While microorganisms are an inherent part of the biopharmaceutical process, additional, unwanted bacteria may enter any system with materials from outside sources. However, the most likely source of microorganisms is the environment in and around the facility. Molds, yeasts and bacteria that are endemic to the plant location are also likely to enter the processes. They may be carried by plant personnel or simply come in with the air.

The type of organisms will depend on the type of environment and climate. A warm moist environment may have numberous molds and bacteria. Dry or cooler environments may also have these, but perhaps in lower numbers, making control somewhat less complex.

Bioburden Reduction Filters in Biopharmaceutical Production

Custom systems are designed for new applications and to solve challenges in existing processes. Critical Process Filtration will work with you to design, build and install a cost-effective system that delivers the results you need. Contact us or visit our custom filtration systems page for more information.

Choosing the Right Filter

The choice of filter to use for bioburden reduction is based on the organisms likely to be found in the process. As mentioned above, both organisms used in the processes and those endemic to the location of the facility (molds, airborne bacteria, yeasts, etc) will be the likely targets of bioburden control filtration. Depending on the size of the organisms, membrane filters with 0.65μm, 0.45μm or 0.22μm ratings may be used. In some cases, operators may choose the bioburden reduction filter based on its ability to remove all of the bacteria that are likely to be found. The sterilizing filter, in those cases, is purely an insurance policy against system upset.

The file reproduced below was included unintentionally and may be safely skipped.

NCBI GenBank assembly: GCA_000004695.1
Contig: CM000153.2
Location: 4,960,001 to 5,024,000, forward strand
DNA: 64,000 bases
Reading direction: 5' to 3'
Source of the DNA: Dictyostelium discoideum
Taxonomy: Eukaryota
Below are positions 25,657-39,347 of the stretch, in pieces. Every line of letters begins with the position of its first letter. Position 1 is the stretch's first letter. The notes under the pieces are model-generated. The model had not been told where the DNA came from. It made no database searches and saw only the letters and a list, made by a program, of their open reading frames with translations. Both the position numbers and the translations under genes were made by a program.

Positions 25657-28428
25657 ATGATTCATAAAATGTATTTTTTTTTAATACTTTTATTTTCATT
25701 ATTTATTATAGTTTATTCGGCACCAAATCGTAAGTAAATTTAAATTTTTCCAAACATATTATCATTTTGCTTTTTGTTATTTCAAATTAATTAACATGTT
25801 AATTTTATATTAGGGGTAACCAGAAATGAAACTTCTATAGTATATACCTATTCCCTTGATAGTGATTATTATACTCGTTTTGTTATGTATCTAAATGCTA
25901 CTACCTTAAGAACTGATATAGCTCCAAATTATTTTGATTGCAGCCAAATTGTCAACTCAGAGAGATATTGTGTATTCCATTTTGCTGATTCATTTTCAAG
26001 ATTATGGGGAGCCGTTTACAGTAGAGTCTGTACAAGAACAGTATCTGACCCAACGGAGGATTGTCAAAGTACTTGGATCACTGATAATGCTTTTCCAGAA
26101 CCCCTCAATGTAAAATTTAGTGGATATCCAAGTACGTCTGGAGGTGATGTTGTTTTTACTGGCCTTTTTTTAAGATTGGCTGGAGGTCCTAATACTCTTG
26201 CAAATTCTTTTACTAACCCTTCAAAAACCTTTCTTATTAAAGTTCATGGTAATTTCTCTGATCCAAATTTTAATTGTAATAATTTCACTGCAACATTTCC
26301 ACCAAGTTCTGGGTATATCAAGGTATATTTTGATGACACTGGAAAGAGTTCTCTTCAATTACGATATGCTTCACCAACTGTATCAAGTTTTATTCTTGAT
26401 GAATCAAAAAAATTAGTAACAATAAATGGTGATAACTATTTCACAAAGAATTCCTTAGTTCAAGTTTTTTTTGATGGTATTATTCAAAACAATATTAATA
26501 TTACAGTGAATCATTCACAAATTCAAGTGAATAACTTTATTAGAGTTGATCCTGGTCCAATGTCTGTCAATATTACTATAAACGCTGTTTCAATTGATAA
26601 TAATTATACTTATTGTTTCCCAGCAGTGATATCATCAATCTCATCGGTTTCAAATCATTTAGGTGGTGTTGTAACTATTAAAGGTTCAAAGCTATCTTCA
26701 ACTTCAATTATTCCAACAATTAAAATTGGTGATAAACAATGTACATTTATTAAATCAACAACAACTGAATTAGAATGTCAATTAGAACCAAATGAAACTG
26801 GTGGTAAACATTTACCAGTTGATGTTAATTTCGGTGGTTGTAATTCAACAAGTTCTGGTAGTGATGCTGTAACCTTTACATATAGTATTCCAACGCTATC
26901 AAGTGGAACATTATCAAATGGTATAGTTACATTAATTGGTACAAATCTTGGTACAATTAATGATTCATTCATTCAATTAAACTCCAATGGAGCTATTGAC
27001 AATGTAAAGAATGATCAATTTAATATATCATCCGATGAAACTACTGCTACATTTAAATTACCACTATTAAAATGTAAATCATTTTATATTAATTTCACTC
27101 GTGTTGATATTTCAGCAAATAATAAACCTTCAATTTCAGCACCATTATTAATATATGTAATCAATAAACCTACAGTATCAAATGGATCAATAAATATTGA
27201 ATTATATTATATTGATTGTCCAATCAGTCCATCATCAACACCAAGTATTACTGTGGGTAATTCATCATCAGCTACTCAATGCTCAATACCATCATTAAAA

The new High Capacity PES Membrane cartridge filters and capsule filters are examples of filters for bioburden control. Visit our Products page for more information.

Application Summaries

Critical Process Filtration has multiple filter options for removing bacteria and other microorganisms. To read more about these filters and bioburden reduction and control in biopharmaceutical production, click on one of the links below. Critical Process Filtration has created short explanations of how reducing bioburden is one step in assuring product quality and safety.